9.      One the one hand, neo-liberals views this as largely a good thing. Dissemination of a "consumerist ideology" They say that nearly all countries have a comparative advantage in one way or another within the global economy. There will be groups who will be worse off, but on the whole, the benefits are greater than in the past.
10.  As liberal democracy spreads the world will develop more universal principles of economic and political organization. After these things take place a truly global civilization will become possible (Held. Et al.,1999).
11.  Increased communication due to technological advances has created more of a mass culture, than existed in the past. The Hyper globalist perspective sees the world economy as one single unit, more so than any other perspective does.
3)      Sceptic View:
1.      Hold that intensity of contemporary global interdependence is considerably exaggerated and that the hyper-globalists ignore the continued primacy of national power and sovereignty.
2.      Views current international processes as more by fragmented and regionalized than globalized.
3.      In fact, according to skeptical authors, the “golden age” of globalization occurred at the end of the 19th century. Current processes show, at best, a regionalization.
4.      They point out that, actually, the volume of trade as a percentage of national income was higher in most European countries during the pre-WWI era than it is now.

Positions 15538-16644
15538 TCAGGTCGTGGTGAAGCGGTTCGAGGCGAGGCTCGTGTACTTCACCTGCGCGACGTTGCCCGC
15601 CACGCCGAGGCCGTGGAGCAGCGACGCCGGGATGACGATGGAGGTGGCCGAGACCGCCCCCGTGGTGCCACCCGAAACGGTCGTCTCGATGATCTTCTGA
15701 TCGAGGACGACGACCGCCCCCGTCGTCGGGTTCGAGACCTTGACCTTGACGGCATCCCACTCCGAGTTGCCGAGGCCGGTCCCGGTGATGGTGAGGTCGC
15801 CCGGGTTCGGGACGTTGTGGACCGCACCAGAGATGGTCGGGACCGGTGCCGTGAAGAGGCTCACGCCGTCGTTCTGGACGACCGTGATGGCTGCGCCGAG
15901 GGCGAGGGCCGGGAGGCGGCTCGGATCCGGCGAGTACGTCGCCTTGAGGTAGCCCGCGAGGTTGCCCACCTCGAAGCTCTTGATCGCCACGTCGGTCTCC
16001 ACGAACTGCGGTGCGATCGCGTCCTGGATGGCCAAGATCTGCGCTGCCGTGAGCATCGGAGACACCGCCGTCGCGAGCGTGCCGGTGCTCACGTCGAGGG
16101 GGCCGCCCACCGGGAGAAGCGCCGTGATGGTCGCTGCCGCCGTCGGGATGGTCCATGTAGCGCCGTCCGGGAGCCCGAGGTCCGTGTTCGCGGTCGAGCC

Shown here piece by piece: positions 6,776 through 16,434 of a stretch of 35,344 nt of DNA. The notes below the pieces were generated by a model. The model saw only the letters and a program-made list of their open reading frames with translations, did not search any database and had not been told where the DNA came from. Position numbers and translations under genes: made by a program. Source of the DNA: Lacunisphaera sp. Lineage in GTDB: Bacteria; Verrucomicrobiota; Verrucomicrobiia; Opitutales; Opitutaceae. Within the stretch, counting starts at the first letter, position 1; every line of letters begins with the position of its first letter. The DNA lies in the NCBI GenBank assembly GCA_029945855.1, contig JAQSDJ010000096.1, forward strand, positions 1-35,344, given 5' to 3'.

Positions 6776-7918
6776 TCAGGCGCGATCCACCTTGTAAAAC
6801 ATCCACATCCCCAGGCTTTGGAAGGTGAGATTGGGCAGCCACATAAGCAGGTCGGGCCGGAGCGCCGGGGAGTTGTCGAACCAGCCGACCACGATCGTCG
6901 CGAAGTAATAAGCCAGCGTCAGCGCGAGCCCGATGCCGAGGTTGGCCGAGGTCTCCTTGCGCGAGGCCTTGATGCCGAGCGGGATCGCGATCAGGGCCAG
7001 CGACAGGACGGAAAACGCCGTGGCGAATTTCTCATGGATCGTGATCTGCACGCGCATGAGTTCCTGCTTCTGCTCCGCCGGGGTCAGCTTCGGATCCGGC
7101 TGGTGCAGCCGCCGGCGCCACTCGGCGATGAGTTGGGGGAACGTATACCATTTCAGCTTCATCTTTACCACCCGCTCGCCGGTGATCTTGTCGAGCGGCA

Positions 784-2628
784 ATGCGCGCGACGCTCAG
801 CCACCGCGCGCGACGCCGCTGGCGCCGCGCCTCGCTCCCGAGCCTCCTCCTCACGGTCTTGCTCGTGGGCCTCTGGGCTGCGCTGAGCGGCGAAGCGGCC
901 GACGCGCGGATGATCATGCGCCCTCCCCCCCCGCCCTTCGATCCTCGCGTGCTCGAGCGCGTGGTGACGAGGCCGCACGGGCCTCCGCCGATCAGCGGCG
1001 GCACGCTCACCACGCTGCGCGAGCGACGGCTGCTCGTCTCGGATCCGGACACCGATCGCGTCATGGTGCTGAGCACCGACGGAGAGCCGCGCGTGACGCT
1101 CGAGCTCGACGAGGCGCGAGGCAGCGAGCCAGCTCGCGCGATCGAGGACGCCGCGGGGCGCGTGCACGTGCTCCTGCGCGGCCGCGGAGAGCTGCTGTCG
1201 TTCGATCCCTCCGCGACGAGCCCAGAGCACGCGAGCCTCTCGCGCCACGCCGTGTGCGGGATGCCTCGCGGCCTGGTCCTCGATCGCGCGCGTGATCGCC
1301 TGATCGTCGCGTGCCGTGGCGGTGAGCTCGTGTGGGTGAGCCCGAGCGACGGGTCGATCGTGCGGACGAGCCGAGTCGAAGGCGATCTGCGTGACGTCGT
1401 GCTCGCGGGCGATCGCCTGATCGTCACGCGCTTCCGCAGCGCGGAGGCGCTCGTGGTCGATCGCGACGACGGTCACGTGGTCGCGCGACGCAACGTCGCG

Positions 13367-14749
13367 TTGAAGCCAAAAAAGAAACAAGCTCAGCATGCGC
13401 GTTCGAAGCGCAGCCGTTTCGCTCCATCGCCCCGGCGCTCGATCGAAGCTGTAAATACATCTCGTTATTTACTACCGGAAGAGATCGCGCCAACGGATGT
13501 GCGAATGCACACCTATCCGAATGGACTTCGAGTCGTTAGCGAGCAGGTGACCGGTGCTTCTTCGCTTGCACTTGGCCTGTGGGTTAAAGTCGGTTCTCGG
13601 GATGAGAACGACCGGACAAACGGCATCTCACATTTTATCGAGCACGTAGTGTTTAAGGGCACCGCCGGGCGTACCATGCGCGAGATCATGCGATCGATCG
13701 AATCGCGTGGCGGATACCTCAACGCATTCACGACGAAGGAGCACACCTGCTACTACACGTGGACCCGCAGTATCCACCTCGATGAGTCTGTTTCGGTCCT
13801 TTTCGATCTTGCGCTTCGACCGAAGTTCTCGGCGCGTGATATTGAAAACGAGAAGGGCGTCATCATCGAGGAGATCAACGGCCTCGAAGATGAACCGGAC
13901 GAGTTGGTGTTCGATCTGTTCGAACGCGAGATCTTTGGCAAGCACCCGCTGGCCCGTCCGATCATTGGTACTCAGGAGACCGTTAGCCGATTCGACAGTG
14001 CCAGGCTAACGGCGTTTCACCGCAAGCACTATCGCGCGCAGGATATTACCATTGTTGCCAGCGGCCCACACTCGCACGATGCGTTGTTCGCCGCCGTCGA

5.      They further add that trade and FDI activity has largely been concentrated in North America, Europe, and East Asia--hence, what is called globalization is in reality just regionalization.
6.      Strong-nation state is needed to facilitate trade between countries and regulate the running of the global economy. These "power countries" will regulate the trading between developing nations who do not have a strong government system. Many scholars view this perspective as more believable because those countries with a strong nation-state are more active in international commerce.
7.      Sceptics also disagree whether old cleavages are becoming increasingly irrelevant. The third world is not being drawn into a global economy that destroys old lives of benefit and exploitation. Quite the contrary, the third world, say skeptical authors, is becoming increasingly marginalized.
8.      Sceptical perspective view global capitalism as a myth. The growth of multinational corporations does not mean that nation-states are no longer relevant for governing the flows of economic benefits. Multinational corporations are still tied primarily to their home states or regions, and these ties produce benefits for these states or regions.
9.      Reject the notions of the development of a global culture or a global governance structure. What is really going on, they argue, is that global governance structures and culture exist as a disguised version of neo-liberal economic strategies that benefit the West.
4)      Transformationalist view:
1.      Emphasize the way in which globalization has brought about the spatial re-organization and re-articulation of economic, political, military and cultural power.
2.      Perspective differs fundamentally from the other two perspectives in that there is no single cause (that is, the market or economic logic) behind globalization and the outcome of processes of globalization is not determined.
3.      Globalization is considered a phenomenon that just slowly progressed over the years